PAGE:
Cellular and Molecular Life Sciences

, Volume 70, Issue 24, pp 4711–4727

Invariant natural killer T cells in adipose tissue: novel regulators of immune-mediated metabolic disease

Review

DOI: 10.1007/s00018-013-1414-1

Cite this article as:
Rakhshandehroo, M., Kalkhoven, E. & Boes, M. Cell. Mol. Life Sci. (2013) 70: 4711. doi:10.1007/s00018-013-1414-1

Abstract

Adipose tissue (AT) represents a microenvironment where intersection takes place between immune processes and metabolic pathways. A variety of immune cells have been characterized in AT over the past decades, with the most recent addition of invariant natural killer T (iNKT) cells. As members of the T cell family, iNKT cells represent a subset that exhibits both innate and adaptive characteristics and directs ensuing immune responses. In disease conditions, iNKT cells have established roles that include disorders in the autoimmune spectrum in malignancies and infectious diseases. Recent work supports a role for iNKT cells in the maintenance of AT homeostasis through both immune and metabolic pathways. The deficiency of iNKT cells can result in AT metabolic disruptions and insulin resistance. In this review, we summarize recent work on iNKT cells in immune regulation, with an emphasis on AT-resident iNKT cells, and identify the potential mechanisms by which adipocytes can mediate iNKT cell activity.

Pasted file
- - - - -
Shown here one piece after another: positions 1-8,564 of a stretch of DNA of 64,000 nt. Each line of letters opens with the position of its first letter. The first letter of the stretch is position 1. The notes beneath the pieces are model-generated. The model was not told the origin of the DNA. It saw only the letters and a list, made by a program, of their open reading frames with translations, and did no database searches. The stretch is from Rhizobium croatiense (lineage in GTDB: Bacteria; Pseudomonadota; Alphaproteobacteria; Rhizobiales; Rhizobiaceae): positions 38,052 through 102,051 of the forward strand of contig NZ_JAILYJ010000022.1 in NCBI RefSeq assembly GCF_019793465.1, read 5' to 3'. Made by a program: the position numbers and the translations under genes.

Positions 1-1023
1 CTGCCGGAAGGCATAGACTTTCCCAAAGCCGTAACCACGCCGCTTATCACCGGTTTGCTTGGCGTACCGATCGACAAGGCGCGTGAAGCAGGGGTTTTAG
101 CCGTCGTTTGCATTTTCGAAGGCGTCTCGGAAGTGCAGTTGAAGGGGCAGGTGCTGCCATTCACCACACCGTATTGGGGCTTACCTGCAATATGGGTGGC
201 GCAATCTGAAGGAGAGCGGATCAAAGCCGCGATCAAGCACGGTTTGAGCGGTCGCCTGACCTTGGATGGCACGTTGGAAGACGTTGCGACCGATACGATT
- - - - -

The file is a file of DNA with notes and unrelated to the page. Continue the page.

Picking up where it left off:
Keywords

Invariant natural killer T cells Insulin resistance Obesity Type II diabetes Adipose tissue Immune regulation 

Copyright information

© Springer Basel 2013

Authors and Affiliations

  1. 1.Section Metabolic Diseases, Department of Molecular Cancer ResearchUniversity Medical Center UtrechtUtrechtThe Netherlands
  2. 2.Department of Pediatric Immunology, Wilhelmina Children’s HospitalUniversity Medical Center UtrechtUtrechtThe Netherlands

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